Imagine feeding known data into a black box and then analyzing the output. When you didn’t get what you wanted, you simply adjusted a few knobs on the box and fed it a different data set and monitored the output again. You would repeat this process of adjusting the knobs on the box until the black box gave you the output you expected. This is what is called ‘supervised learning’ in the world of Machine Learning (ML) a subset of Artificial Intelligence (AI).
Once the box did give the expected outputs, it is considered ‘trained’. This finely tuned black box can now be used to predict the output of other data sets.
In sales, imagine feeding a similar black box information on past customer purchases. After a few iterations and fine tuning of the knobs, the black box would be able to ‘predict’ who is more likely to buy (i.e., customer personas) and what are they most likely to buy (i.e., upsell or cross-sell).
If we were to open the black box after it was tuned, we would find a “Propensity Model” which is simply a mathematical program that can predict a buyer’s propensity (probability) to make a purchase in the future. With this finely tuned black box in hand, salespeople can now examine other data sets to find new sales opportunities.
For example, If you have over 1,000 customers who have purchased a given product over the last 6 months, you may want to know who out of those 1,000 customers is more likely to buy your new product. Now, you could just market to all 1,000 but that might prove to be costly and diminish you Return On Investment (ROI).
So you’re faced with three big questions:
- Who should we market to?
- How should we reach out to them?
- What should we send them?
Another feature of a Propensity Model is that it allows you to segment your customer output by likelihood of buying using what are called ‘deciles’ which allows you to group customer in 10% increments. The top 10% of more likely to buy than the next 10%. and then the next 10% and so on.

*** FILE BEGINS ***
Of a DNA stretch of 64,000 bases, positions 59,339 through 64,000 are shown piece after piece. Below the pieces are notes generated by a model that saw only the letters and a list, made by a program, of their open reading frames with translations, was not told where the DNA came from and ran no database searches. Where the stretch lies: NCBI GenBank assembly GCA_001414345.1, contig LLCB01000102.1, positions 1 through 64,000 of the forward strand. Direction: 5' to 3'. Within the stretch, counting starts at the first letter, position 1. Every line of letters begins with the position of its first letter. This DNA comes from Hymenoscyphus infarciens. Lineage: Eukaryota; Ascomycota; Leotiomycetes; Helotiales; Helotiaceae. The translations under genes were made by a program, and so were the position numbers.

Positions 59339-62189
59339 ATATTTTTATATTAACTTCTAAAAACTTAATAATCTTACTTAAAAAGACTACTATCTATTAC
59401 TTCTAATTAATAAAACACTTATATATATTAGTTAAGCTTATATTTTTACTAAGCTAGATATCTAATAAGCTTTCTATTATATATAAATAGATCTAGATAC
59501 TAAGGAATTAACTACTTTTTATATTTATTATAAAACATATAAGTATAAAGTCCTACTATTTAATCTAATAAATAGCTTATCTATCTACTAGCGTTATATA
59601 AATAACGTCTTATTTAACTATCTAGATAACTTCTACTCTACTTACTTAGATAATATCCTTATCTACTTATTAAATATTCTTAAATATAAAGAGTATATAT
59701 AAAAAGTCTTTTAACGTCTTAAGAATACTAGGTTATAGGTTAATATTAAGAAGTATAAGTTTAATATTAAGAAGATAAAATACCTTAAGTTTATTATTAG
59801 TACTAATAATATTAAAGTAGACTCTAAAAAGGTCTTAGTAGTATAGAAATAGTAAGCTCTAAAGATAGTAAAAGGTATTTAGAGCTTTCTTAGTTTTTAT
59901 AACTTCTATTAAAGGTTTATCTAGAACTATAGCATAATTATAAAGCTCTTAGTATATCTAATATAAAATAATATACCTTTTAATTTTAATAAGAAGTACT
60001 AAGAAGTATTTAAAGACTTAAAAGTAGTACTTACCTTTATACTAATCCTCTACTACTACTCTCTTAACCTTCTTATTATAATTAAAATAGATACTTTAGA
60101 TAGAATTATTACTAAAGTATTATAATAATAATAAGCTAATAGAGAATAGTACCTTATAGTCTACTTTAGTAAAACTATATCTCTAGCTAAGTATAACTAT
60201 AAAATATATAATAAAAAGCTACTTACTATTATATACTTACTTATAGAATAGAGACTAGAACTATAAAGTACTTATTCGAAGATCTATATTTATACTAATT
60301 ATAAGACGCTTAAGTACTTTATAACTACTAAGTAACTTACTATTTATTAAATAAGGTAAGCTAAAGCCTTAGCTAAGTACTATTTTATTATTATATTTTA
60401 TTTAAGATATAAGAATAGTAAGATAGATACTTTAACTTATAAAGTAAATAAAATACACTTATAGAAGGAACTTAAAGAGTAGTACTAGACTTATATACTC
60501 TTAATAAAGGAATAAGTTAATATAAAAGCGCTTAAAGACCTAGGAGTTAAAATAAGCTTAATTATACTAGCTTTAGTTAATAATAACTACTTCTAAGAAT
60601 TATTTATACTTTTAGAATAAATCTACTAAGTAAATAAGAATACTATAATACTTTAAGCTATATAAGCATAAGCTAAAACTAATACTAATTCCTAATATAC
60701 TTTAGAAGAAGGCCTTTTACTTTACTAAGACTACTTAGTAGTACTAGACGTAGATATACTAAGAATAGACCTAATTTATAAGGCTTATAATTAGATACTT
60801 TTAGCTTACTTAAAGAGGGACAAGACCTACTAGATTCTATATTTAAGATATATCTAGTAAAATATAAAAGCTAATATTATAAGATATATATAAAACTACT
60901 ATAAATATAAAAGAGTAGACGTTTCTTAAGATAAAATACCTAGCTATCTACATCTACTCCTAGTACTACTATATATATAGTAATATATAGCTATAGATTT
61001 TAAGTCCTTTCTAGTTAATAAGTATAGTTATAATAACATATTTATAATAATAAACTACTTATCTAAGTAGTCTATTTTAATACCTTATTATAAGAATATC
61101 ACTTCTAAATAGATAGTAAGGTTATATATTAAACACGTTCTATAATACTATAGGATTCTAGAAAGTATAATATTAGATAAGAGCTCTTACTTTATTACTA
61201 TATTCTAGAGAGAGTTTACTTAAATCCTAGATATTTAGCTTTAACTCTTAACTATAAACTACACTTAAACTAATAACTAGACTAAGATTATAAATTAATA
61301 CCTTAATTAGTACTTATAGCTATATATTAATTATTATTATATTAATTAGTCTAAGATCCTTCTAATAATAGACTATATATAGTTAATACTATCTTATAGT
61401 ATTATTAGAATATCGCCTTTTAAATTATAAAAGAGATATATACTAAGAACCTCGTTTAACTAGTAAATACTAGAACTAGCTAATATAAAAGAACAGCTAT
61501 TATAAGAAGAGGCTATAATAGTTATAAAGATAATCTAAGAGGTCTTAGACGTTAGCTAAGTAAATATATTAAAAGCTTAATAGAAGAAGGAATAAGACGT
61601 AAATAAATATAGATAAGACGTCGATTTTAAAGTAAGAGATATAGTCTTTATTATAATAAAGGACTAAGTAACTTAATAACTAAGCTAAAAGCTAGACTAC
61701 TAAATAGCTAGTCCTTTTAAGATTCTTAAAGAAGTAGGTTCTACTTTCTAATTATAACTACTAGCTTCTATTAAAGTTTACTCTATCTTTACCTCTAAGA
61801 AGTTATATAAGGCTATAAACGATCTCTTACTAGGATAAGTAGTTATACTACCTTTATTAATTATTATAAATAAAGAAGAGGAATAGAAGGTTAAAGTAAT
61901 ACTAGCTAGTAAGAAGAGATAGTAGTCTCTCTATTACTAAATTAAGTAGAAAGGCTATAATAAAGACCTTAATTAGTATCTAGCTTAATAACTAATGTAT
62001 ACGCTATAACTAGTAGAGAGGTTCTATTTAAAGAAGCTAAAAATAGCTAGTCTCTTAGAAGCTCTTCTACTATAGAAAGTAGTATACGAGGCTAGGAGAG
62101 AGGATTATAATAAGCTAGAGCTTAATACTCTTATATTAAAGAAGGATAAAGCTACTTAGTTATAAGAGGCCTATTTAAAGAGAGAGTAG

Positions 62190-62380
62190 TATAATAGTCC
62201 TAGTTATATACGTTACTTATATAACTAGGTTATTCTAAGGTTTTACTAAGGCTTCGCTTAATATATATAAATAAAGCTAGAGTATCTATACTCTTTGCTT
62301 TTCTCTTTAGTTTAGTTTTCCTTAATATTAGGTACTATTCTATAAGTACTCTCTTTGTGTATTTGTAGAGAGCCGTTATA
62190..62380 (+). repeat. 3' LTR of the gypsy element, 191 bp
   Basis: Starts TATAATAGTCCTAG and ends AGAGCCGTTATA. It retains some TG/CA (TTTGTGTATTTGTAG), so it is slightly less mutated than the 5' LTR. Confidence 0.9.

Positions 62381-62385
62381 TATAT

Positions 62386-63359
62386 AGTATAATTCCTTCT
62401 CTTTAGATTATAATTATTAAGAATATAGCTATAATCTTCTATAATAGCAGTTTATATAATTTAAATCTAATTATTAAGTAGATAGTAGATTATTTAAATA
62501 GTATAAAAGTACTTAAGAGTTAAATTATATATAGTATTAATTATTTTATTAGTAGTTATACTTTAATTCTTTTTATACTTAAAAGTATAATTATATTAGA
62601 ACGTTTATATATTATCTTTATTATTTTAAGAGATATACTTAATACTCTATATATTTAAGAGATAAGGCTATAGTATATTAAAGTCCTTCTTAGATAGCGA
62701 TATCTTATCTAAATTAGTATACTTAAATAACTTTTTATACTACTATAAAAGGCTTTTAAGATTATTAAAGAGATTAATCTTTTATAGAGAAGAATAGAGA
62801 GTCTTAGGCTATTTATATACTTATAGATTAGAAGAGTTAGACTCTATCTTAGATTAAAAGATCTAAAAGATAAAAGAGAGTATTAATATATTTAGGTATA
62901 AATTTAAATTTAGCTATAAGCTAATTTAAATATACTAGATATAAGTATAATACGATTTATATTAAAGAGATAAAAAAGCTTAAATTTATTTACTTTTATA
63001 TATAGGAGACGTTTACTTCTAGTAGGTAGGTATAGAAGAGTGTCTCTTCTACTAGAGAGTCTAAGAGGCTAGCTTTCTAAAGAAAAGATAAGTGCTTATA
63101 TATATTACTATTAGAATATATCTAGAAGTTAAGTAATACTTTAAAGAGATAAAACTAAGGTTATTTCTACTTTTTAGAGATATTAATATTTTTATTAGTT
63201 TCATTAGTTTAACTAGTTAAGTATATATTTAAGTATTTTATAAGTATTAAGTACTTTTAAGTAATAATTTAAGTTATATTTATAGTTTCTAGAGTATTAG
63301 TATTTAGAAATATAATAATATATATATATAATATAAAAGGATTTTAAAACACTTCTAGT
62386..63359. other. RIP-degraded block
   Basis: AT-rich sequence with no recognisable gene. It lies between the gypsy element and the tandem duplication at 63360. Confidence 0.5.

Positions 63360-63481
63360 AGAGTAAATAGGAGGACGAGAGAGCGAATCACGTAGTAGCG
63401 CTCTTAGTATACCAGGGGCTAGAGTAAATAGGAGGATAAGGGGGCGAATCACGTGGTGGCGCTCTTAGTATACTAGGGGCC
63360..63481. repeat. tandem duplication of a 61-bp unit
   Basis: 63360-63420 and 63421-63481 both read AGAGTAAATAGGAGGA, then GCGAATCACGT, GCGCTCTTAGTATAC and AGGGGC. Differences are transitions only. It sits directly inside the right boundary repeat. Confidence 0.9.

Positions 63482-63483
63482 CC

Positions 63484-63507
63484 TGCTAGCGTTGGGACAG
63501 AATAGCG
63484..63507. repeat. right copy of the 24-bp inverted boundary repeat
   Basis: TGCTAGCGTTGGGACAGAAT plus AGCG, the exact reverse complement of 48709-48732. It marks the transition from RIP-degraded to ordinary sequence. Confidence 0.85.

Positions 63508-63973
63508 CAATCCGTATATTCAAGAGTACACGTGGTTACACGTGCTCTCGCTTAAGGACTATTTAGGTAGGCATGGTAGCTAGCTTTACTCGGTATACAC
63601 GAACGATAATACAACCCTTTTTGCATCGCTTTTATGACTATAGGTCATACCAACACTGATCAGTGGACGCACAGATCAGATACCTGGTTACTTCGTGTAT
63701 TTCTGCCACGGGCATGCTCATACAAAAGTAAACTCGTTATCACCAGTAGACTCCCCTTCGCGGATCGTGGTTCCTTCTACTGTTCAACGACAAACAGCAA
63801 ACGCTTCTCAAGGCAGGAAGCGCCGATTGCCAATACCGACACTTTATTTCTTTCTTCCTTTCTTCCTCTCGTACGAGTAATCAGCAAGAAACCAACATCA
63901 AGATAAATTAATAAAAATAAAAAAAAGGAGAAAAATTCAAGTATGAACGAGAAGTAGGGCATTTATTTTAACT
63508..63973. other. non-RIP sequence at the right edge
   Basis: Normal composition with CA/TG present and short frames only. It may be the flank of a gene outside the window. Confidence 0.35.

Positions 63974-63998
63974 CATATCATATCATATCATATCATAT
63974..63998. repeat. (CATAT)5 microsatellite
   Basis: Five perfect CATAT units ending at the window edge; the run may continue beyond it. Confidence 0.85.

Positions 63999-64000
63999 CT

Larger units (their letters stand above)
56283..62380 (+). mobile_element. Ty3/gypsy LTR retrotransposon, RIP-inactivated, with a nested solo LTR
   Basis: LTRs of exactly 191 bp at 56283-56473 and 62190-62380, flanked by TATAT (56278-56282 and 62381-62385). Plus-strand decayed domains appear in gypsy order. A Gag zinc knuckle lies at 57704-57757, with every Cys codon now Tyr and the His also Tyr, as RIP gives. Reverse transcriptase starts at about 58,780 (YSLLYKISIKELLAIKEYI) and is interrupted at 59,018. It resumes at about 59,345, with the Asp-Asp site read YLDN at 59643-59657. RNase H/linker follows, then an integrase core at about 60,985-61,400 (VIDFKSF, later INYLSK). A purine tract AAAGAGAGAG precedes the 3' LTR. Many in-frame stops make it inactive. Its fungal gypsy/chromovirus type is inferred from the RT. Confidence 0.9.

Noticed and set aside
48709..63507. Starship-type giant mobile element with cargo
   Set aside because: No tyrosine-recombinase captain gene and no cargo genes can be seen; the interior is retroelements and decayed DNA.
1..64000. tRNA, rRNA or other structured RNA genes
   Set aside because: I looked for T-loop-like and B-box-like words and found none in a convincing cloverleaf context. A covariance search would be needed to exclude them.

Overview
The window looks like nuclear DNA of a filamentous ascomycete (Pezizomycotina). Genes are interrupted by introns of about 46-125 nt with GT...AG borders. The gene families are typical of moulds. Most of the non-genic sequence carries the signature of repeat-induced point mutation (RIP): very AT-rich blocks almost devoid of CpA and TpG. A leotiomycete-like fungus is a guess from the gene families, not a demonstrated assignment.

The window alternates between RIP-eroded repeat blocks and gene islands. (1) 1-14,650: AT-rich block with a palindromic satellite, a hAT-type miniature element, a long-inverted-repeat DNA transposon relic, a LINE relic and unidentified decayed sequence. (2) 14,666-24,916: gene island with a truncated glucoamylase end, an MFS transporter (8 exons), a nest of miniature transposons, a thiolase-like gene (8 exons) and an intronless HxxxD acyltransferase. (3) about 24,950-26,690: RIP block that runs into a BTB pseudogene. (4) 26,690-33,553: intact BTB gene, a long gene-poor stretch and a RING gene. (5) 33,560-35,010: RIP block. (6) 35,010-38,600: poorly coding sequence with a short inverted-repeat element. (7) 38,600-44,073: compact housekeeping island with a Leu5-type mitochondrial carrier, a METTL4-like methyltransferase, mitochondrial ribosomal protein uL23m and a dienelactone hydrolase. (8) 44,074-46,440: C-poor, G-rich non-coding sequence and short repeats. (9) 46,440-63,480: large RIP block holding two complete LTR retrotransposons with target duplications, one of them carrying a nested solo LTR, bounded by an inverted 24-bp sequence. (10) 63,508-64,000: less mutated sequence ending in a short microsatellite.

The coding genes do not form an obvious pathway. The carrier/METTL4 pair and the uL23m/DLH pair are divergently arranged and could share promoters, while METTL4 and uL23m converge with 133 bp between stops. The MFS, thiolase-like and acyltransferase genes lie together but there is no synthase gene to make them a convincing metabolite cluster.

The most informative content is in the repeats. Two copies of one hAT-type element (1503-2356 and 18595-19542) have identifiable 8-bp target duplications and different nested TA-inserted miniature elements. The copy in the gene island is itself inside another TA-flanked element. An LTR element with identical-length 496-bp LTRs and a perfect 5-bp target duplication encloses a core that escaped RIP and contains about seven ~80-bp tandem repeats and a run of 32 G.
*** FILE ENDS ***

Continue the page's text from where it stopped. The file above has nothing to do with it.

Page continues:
In the case of 1,000 customers, the top 10% (100) are very likely to buy which means that you need to put your best sales foot forward. You may decide that this group is worth sending your best product catalog.
The next 10% (second decile) is likely to buy but to a lesser extent than the top 10%. So maybe instead of sending the next 100 customers a product catalog, you may want to call them.
The next 10% and down (third to tenth decile) may or may not buy so you may just want to send them an email promotion.
Propensity Models allow marketers and salespeople to hone in on likely buyers which will reduce marketing cost and reduce Client Acquisition Cost (CAC) when targeting new buyers, respectively.
It’s worth highlighting that Propensity Models work far better than the old-school RFM model which simply look at a customer’s past history along three dimensions: Recency (last time they bought), Frequency (how often they bought) and Monetary (how much did they buy). A Propensity Model, with the help of AI, can look at tens if not hundreds of parameters when making a prediction. An RFM can tell us what happened in the past but does little to inform us as to what will happen. Propensity Models are on average 30%-50% more accurate than an RFM model.
What does all this mean to you as a salesperson? With the help of marketing and a data scientist, salespeople will be able to target their customer base more effectively and spend less time on poor opportunities. You’ll be able to:
- Develop relevant and timely customer communications
- Increase your bookings and wallet share in your vertical market
- Target your customer with the ‘next best’ product or service solution
The future of Cross-Selling and Upselling will be the use of ‘trained black boxes’ (i.e., Propensity Models) that are driven by data from your Customer Relationship Management (CRM) system and other data sources within your organization.
Victor Antonio, Co-Author of 'Sale Ex Machina: How Artificial Intelligence is Changing the World of Selling